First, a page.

This is an intriguing and ambitious concept for a speculative poetry collection: a series of short-form poems that comment on the oeuvre of a novelist in the field of science fiction, horror, or fantasy. This edition, which expands upon an earlier edition of the collection, also contains poems on other types of work (films, artwork) and additional creators in the field.
read more »

Dreams & Nightmares 86

Dreams & Nightmares 86Dreams & Nightmares #86
Edited by David C. Kopaska-Merkel
Reviewed by Erik Amundsen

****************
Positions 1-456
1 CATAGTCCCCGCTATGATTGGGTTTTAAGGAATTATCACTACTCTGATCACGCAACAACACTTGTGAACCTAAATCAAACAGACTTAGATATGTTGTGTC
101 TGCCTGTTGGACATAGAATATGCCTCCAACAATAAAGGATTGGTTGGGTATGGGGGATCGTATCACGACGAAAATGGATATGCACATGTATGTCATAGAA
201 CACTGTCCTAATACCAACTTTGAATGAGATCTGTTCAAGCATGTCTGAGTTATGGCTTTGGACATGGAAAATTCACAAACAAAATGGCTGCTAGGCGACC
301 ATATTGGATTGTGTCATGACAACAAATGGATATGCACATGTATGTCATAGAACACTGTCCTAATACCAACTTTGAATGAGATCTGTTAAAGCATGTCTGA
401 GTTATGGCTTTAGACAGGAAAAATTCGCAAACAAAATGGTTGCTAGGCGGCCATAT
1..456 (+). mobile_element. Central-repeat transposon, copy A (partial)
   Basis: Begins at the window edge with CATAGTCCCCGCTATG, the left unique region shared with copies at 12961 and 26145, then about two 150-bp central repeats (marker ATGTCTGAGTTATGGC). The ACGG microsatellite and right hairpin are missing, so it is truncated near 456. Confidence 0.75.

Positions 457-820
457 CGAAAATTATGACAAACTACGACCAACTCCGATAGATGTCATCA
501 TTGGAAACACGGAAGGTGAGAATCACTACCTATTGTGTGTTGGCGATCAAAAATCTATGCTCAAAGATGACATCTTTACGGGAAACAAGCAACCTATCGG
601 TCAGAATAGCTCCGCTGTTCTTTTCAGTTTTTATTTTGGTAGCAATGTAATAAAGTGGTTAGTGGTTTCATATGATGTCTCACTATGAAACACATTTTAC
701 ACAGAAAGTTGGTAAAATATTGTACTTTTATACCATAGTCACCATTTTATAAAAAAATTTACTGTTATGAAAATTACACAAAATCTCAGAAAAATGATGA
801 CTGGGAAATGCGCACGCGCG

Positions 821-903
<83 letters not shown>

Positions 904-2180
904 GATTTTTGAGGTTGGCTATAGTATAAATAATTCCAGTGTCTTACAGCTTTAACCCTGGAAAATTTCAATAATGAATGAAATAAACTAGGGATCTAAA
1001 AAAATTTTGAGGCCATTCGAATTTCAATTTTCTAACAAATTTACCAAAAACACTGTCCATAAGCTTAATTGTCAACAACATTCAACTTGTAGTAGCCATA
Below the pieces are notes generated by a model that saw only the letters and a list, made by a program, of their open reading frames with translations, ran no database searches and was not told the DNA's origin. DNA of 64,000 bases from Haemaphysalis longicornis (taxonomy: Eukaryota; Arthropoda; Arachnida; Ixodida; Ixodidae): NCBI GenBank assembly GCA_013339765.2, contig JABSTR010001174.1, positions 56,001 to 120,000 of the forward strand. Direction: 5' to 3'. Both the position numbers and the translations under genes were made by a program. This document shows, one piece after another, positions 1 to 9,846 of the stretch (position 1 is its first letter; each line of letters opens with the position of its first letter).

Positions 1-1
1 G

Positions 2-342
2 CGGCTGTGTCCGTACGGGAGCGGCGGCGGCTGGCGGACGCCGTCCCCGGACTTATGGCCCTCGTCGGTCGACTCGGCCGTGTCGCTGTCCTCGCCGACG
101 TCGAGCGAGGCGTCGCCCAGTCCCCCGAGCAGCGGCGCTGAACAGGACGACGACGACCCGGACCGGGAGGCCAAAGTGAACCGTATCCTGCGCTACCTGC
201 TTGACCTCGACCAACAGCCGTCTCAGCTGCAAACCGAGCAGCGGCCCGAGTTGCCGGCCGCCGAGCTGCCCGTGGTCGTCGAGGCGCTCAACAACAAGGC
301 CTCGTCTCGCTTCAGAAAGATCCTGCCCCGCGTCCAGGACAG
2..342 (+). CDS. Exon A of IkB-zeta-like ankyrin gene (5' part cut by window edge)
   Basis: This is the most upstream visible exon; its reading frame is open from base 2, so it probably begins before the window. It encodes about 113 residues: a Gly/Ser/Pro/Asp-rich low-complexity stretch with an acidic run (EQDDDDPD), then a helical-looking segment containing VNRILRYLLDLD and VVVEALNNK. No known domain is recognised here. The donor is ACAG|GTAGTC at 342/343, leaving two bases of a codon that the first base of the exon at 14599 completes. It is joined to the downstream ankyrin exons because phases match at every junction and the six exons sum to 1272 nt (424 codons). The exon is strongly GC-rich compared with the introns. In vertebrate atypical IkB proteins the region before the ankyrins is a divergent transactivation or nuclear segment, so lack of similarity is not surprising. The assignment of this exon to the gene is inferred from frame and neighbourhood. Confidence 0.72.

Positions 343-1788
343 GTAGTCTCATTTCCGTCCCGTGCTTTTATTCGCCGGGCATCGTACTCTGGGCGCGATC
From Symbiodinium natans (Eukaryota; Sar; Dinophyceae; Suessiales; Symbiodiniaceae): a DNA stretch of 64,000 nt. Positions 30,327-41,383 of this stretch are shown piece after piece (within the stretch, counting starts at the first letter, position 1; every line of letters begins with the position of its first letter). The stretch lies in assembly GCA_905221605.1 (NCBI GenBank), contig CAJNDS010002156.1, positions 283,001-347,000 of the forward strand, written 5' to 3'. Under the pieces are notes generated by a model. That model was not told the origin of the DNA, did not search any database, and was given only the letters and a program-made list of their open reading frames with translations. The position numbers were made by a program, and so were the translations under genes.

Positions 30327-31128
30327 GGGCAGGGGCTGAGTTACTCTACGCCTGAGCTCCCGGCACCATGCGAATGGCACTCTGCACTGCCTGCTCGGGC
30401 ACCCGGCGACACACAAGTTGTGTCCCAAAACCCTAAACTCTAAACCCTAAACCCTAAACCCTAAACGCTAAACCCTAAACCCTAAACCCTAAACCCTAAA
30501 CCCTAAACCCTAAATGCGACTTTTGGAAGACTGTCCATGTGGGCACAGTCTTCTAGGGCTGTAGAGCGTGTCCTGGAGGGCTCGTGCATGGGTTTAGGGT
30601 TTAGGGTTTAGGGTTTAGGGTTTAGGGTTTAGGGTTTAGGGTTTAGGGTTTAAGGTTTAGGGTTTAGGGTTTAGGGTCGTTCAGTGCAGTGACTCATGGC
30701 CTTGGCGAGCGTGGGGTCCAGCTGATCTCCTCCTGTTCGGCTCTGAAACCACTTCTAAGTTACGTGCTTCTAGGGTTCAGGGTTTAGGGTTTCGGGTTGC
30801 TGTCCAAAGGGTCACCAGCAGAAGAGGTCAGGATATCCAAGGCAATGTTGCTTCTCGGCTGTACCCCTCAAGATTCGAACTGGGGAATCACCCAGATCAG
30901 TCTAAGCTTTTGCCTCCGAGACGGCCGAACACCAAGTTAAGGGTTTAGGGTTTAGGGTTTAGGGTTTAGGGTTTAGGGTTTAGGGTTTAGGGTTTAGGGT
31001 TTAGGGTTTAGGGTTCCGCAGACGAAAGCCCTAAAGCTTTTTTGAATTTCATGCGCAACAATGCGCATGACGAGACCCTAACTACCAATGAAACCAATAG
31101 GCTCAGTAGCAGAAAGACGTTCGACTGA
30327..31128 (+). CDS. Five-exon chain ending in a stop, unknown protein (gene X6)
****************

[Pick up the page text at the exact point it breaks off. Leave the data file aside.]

Criticism is, as you may have gathered, a little new to me. I have dabbled at it here and there, trying to rehabilitate teenaged poets (myself included) in the Chimera, Bolton High School’s annual literary magazine, offering critiques and getting my dander up about some silly thing here or there in the other half-my-life-and-then-some since, but the resumé is brief and the stages of professional development are still a mystery. One of them I did not anticipate is this sense. It’s not dread, but it is of the same root; a reluctance. I look at my assignments and hope, hope that I do not have to say mean things about them, hope that I don’t have to consider lying and saying a poem is fine when it’s not only not fine, but not really a poem (I promise I never will, but the temptation is always, always there). I am reluctant to trot out that word cliché, which is starting to feel like a cliché in and of itself, coming out my fingers as the serpent swallows its own tail. As someone who takes great joy in occasionally saying mean things on the internet, it turns out that saying mean things is actually the hardest part of criticism.